Female inequality in the workplace is nothing new – and certainly nothing restricted to advertising and media agencies. But in the lead-up to International Women’s Day – 8 March – it is a topic being highlighted in the industry.
Women’s networking group SheSays has created a blueprint of actions for agencies to follow and separately a number of agencies are introducing inititiaves to rebalance the workplace and prevent women – or men – with families being excluded due to commitments outside the office. GroupM is understood to be launching a network-wide strategy which includes a comprehensive maternity and paternity policy designed to be the best in Australia – aiming to outdo even the likes of Google, which is globally renowned for generous policies.
It is thought GroupM will also implement a specific gender equality goal, and encourage flexible working. There are plans to frequently shut down the office for a day at a time, with all employees working from home to create a culture where work-from-home becomes a real option for all staff. A blanket ban on meetings before 10am and after 4pm is also thought to be part of that family-friendly plan.
It’s ambitious, but shows a progressive approach to changing an industry culture in which long and late hours have long been accepted as the norm.
Others – such as M&C Saatchi and OMD – are holding events to mark International Women’s Day, including high-level female speakers coming in to share their challenges and successes. For M&C – which has been traditionally viewed as one of the “old boys’ clubs” of the industry – it is part of a bid to shake off that reputation and promote and inspire leadership for its female staff, which already includes senior figures such as its managing partner Mim Haysom and GM Nathalie Brady, along with new hires Kate Smither and Victoria Curro.
OMD is understood to be having senior level discussions about bringing childcare in-house. Aimee Buchanan OMD managing director says the agency has a “big focus” on keeping women within its walls; citing initiatives including its MotherClub support group for women,its ThinkFresh program, where women in the industry come and speak to the group, and a quarterly networking dinner for women in the business.
Leo Burnett Melbourne CEO Melinda Geertz says keeping women in the industry requires a culture shift away from the idea that flexibility in a service industry “doesn't wash”.
“If we want to hold talented women in our agencies, we have to quit asserting that ‘killer hours’ are the only way to the top. There is a war for talent, and it’s in all of our interests to stop the leaky bucket when it comes to women in their midcareers,” Geertz says.
“I don’t think it’s just an issue of flexibility; I think it’s fundamentally creating a culture that welcomes a different kind of collaboration, dynamic and group conversation.”
Almost a year ago to date, UM CEO Mat Baxter told a room of industry women that the advertising industry was “inherently sexist”. Now, 12 months after that SheSays event, Baxter is markedly more optimistic. “There is awareness that there is an issue and there are more action plans afoot now than there were 12 months ago,” Baxter tells AdNews. “So I think there has been progress made.”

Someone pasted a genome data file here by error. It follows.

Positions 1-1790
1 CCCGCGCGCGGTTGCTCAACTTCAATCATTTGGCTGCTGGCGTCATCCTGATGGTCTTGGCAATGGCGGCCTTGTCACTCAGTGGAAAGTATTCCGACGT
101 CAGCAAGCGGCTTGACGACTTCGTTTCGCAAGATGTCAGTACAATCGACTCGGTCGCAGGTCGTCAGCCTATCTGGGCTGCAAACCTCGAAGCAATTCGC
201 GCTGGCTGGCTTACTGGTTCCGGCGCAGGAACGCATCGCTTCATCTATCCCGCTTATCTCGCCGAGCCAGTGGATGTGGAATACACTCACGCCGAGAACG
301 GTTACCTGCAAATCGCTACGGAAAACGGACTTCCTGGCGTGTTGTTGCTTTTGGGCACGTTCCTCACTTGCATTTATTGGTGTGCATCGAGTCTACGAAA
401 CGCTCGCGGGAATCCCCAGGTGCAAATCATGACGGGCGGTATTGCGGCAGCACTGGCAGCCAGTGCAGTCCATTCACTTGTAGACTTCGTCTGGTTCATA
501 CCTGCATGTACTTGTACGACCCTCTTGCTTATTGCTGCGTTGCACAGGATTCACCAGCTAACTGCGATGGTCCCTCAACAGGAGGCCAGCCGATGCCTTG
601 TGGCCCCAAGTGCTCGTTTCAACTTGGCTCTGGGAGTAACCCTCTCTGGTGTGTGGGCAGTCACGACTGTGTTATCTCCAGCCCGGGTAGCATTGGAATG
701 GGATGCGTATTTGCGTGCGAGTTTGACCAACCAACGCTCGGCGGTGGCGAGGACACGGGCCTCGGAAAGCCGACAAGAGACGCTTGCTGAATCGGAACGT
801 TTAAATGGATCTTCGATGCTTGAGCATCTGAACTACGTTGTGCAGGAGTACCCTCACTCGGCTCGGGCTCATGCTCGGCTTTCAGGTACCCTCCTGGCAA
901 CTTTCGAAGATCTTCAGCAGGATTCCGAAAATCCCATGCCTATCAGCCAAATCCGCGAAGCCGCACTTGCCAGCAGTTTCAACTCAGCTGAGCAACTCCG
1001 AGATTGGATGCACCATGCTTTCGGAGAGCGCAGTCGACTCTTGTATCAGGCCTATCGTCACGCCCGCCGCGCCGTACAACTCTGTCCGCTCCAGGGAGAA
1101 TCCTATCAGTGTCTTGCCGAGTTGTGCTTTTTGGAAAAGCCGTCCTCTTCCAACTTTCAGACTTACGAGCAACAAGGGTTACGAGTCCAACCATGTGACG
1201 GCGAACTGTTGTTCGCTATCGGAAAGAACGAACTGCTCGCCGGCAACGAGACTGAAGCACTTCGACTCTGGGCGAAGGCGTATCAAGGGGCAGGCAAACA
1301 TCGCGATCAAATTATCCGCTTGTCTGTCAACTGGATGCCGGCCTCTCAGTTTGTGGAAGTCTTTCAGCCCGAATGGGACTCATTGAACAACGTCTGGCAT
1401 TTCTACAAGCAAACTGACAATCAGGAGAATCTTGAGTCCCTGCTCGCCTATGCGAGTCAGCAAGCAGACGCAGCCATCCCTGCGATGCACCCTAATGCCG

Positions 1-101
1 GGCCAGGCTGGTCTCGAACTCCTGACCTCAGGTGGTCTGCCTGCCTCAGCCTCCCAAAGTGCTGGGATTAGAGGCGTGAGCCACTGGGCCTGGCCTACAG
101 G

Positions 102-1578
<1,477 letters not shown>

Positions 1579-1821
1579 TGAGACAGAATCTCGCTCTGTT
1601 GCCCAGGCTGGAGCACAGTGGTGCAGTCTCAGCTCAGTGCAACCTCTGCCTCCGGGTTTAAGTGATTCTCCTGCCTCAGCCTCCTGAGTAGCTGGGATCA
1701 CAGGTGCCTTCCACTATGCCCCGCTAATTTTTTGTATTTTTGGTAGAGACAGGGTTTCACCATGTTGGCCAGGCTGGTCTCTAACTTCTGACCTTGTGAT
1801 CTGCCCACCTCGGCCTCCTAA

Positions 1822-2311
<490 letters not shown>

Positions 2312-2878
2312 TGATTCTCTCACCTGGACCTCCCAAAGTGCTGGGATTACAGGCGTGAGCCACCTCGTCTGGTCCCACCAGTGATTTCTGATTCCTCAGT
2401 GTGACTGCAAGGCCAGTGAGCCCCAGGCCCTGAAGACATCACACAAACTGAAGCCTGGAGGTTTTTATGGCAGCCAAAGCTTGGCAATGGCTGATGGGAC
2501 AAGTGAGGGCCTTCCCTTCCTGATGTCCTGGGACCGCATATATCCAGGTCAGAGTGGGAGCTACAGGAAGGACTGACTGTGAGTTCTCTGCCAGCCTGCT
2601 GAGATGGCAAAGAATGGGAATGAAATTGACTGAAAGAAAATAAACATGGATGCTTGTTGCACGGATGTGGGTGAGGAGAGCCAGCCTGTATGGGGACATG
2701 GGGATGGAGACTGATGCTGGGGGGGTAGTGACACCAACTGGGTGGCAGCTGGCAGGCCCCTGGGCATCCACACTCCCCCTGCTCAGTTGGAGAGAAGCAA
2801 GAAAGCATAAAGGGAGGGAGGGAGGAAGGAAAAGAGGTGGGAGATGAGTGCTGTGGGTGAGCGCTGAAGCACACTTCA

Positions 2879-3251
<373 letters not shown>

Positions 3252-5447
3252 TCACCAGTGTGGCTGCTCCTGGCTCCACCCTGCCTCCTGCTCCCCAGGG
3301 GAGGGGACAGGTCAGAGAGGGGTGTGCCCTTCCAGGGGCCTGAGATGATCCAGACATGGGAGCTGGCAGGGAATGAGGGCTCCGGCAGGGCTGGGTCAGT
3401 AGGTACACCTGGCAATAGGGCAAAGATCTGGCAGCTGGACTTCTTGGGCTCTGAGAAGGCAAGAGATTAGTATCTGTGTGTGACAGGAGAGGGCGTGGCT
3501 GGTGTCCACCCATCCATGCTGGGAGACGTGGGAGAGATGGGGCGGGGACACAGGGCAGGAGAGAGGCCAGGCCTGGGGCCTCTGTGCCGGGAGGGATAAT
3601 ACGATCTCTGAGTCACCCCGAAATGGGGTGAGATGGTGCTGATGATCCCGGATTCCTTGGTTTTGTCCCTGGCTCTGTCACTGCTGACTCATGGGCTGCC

It’s not just an advertising issue. December statistics from the government’s workplace gender equality agency found that across the Australian working landscape women comprise 17.3% of CEOs, 26.1% of key management personnel and 27.8% of other executive or general manager positions.
Figures from the Communications Council from May last year found a relatively even gender split across advertising as a whole. Where the numbers fall down is in creative, where only 23.7% of the workforce are women. In more senior roles that figure drops to 13.5%.
And the problem isn’t just women in creative. Baxter says it is often women – and men – in mid-tier roles in advertising across the board who are driven out by demanding hours and their inability to match that with a family life. “It’s been said before: ‘advertising is a young person’s game’,” Baxter says.
The head of SheSays and senior creative at Ensemble, Yasmin Quemard, agrees with Baxter that progress is happening; noting that it’s just “slow”. But half the issue, she says, is a lack of motivation for adland to change the status quo.
“We need to bring men into the issue and make it a people issue,” Quemard says. “I think for a while there we’ve just kind of relied on goodwill – people will do this because they want to see more women. I think you need to look at it like an advertising campaign; what is in it for them?”
The solution from the SheSays group is the launch of The Working Model, a set of actions for agencies to execute in their own businesses to support women. The blueprint is designed to stop the churn of women in the industry. While it can’t be enforced, Quemard wants the agencies that take up the challenge to be named, thereby holding the ones that don’t accountable.
The one thing that Quemard, Buchanan, Geertz and Baxter all agree on is that the strategies need to be implemented on
an agency-by-agency basis.
“Half of our agency’s leadership team is women, and we all see that as an advantage,” Geertz says. “Nothing will change overnight. This is an issue that’s been around for a very long time and we just have to keep pressing for change. We know the value of talent, and women are half of that pool.”
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